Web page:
We also had a surprise on opening night. Almost immediately after the broadcast begun, the screen went dark!  Sun spots apparently interferred with the transmission and to keep the audience happy, The Met beamed in a documentary of a rehearsal with Lepage that included  some backstage interviews with the singers just before the curtain went up. This was an added delight to the evening, and to make it even better, the opera  began when the problems were solved. Thus Das Rheingold itself  started 30 minutes late  but  we did not miss a minute of the performance.

Therefore, even though  the staging appeared to be hampered by a total reliance on the seductive energy of Lepage’s  superstaging, to the point where the scenography seemed  at times, to work against the singers themselves,  Das Rheingold was still worth the price of the ticket.

You can see the next screening live of Das Rheingold on November 20, at the  Coliseum Cineplex

Reviewed by Alvina Ruprecht. Photo by Richard Termine (The New  York Times. )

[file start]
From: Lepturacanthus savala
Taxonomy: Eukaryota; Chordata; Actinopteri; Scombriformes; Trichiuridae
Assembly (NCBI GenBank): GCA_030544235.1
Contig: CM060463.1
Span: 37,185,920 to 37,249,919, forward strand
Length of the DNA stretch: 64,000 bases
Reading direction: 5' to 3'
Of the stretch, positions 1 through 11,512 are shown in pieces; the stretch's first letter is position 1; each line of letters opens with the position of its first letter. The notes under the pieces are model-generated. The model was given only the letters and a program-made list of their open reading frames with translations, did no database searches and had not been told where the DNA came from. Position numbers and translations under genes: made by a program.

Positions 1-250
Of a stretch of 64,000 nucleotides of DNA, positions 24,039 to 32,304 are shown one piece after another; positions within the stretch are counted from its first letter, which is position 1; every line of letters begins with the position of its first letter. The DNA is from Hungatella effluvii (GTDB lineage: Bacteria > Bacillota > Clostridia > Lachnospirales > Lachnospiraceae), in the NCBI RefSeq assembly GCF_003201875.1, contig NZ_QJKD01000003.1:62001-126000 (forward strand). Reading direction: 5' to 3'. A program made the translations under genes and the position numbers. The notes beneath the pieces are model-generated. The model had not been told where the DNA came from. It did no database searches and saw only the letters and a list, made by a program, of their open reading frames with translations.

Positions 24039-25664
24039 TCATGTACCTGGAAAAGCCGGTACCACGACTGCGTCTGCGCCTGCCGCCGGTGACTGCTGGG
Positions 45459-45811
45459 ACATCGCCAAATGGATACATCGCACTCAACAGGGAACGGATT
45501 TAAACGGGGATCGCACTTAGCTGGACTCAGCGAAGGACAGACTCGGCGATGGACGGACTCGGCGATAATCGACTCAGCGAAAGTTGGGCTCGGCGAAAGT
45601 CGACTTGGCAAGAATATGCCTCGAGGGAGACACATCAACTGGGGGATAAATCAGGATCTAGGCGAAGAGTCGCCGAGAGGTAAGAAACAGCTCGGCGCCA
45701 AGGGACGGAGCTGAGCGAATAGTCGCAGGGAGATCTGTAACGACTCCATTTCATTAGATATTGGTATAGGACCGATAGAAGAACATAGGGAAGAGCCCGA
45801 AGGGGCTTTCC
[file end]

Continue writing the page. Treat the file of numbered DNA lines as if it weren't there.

Das Rheingold  by Richard Wagner

Beamed into cineplex Coliseum, Ottawa, Saturday,  October 9, 2010

Can also be seen on Nov. 20 and 29, Live in HD at 13h00.

A production of the Metropolitan Opera in New York,  based on the scenography by  Robert Lepage and his production company  ExMachina

Conductor James Levine,

Set design by Carl Fillion

Costumes by François St-Aubin

Lighting design by  Étienne Boucher

Video imagery by Boris Firquet

Distribution

Fricka                    Stephanie Blythe

Freia                      Wendy Bryn Harmer

Erda                       Patricia Bardon

Loge                      Richard Croft

Mime                    Gerhard Siegel

Wotan                  Bryn Terfel

Alberich               Eric Owens

Fasolt                    Franz-Josef Sélig

Fafner                   Hans-Peter Konig